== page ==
RT on DVD & Blu-Ray: Larry Crowne and Beginners

Plus, an indie curiosity, a couple of hefty Criterions, and a couple of classics in HD.

by | November 15, 2011 | Comments

One might be inclined to think that the fact we’re leading off this week’s column with Larry Crowne is an indication of a fairly dry selection of home video choices, but one would be wrong. Granted, most of the noteworthy choices are older films getting the hi-def treatment, but they’re great choices nonetheless. We didn’t even have time to mention, for example, Blu-ray rereleases of Evil Dead 2 or Metropolis. What we do have this week is a directorial misfire by Tom Hanks (co-starring Julia Roberts), a heartfelt romance starring Ewan McGregor, and a strange indie road film. On top of that, Criterion is releasing new Blu-rays of a Jean Renoir masterpiece and an acclaimed trilogy, and we’ve got new editions of Infernal Affairs, West Side Story, and My Fair Lady. So, overall, not a terrible week at all!

Larry Crowne


Tom Hanks and Julia Roberts were once highly sought-after stars, both of them having won Academy Awards in the Best Actor and Best Actress categories, respectively, but neither of them has earned as much critical recognition lately as they used to. Enter Larry Crowne, a romantic comedy pairing up the Charlie Wilson’s War co-stars, directed and co-written by Hanks. Here, the titular character (Hanks) is a recently downsized retail employee who decides to enroll in community college, where he meets various new friends and falls in love with his Public Speaking instructor (Roberts). Unfortunately, while the film’s two stars are certainly likeable and are able to maintain a relaxed chemistry, critics found the story all too conventional and bland, earning Larry Crowne a mere 34% on the Tomatometer. Fans of both stars may enjoy the film, but as it stands, it’s a missed opportunity for two very capable powerhouse actors.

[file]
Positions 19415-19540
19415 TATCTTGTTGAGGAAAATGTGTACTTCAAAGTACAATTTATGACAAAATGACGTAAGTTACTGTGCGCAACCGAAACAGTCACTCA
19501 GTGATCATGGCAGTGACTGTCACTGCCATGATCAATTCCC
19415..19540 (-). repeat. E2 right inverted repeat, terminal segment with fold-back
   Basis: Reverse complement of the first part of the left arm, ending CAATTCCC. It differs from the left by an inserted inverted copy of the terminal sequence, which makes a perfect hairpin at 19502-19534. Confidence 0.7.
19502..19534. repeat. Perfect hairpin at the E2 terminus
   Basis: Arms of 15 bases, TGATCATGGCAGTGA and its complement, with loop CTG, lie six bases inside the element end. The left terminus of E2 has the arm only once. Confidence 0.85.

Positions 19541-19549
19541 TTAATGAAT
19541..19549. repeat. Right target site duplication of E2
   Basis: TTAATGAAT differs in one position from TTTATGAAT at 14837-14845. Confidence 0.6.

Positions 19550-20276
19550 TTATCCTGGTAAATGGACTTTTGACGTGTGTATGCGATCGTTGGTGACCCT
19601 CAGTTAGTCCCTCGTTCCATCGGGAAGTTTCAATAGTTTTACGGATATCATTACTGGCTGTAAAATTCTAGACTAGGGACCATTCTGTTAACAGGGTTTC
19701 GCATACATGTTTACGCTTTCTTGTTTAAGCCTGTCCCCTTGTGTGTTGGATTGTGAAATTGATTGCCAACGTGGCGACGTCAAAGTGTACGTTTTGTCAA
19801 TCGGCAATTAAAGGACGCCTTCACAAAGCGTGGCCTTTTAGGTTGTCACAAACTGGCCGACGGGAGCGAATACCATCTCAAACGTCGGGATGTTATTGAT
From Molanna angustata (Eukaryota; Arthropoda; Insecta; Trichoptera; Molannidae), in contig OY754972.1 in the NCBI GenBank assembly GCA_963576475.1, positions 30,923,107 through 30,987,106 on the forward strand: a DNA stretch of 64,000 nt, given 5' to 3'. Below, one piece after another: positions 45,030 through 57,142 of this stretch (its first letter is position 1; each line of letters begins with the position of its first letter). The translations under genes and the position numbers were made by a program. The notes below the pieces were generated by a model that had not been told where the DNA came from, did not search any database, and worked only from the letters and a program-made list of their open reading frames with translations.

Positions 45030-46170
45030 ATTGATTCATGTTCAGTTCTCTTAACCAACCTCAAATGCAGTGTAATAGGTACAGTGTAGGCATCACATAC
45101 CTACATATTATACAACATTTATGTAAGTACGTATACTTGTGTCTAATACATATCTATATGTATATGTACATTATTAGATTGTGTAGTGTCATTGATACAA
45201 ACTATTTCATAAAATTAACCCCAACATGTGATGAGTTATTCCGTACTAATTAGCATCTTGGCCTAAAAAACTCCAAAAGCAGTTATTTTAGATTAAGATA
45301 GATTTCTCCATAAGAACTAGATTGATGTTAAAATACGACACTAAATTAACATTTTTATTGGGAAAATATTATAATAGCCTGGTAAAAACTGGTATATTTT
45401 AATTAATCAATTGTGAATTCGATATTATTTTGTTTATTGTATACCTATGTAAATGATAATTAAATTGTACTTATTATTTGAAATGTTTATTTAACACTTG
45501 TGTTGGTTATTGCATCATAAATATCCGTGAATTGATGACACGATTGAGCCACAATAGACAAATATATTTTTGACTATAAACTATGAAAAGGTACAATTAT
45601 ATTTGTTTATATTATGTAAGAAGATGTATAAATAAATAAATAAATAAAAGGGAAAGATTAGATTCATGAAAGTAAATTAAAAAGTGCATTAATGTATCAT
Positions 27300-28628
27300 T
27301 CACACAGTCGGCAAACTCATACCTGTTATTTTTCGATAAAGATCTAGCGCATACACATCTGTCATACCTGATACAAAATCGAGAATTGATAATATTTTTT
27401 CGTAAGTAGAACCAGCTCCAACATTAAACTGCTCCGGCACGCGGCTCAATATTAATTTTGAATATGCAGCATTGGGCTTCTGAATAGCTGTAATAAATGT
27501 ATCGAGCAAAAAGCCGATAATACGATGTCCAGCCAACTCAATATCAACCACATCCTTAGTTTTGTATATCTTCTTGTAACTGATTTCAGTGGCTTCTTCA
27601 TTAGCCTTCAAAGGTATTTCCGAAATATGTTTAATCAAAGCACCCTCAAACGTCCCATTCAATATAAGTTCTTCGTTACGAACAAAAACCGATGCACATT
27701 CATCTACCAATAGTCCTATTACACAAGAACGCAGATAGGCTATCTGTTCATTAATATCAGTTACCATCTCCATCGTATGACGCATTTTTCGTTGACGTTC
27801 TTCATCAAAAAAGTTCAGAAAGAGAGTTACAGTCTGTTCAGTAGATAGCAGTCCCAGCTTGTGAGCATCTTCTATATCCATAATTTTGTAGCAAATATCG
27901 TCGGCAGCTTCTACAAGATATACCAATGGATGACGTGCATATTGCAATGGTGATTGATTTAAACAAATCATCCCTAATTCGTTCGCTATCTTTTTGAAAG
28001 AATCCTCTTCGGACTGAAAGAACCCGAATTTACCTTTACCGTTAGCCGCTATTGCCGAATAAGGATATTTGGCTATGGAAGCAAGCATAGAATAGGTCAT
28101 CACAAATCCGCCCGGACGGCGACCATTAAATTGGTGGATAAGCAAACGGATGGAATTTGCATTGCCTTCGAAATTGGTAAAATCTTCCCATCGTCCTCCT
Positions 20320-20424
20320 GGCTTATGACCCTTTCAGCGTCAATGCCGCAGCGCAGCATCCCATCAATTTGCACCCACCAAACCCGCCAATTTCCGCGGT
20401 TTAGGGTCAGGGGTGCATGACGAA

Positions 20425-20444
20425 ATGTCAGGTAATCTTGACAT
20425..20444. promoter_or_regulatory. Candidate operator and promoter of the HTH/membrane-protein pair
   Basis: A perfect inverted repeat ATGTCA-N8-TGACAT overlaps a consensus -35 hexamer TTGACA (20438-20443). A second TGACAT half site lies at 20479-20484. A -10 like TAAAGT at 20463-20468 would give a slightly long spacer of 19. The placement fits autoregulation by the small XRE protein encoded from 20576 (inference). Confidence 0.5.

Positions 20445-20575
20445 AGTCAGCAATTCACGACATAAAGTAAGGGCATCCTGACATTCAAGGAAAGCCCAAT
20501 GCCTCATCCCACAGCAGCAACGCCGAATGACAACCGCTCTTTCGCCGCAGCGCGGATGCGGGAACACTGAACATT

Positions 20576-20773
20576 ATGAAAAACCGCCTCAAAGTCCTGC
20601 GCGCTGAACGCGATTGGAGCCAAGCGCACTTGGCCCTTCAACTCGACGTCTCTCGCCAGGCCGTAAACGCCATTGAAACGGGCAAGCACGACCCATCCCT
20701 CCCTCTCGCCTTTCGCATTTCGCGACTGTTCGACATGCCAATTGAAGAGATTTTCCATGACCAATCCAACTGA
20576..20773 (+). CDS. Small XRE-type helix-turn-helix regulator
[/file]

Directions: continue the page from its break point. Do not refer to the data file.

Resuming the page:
Partially based on writer/director Mike Mills’ own father, Beginners is one of those smaller independent films that critics praised but hardly anyone else saw. Told primarily in various flashbacks, the film stars Ewan McGregor as thirty-something Oliver, whose father Hal (Christopher Plummer) comes out as a homosexual at age 75 after the passing of his wife and proceeds to live a full life as a gay man until his death. Oliver also meets a French actress named Anna, played by Melanie Laurent (Inglourious Basterds), who sparks those initial memories of Hal, and attempts to navigate his relationship with her with the same vigor Hal exhibited in his last years. Certified Fresh at 84%, Beginners charmed critics, who appreciated the film’s multi-generational exploration of romance with wit and depth, even if it wore its heart on its sleeve. Though it might be a tad sentimental for some, most generally considered it a thoughtful delight, so if your interest is piqued, you might as well give it a shot.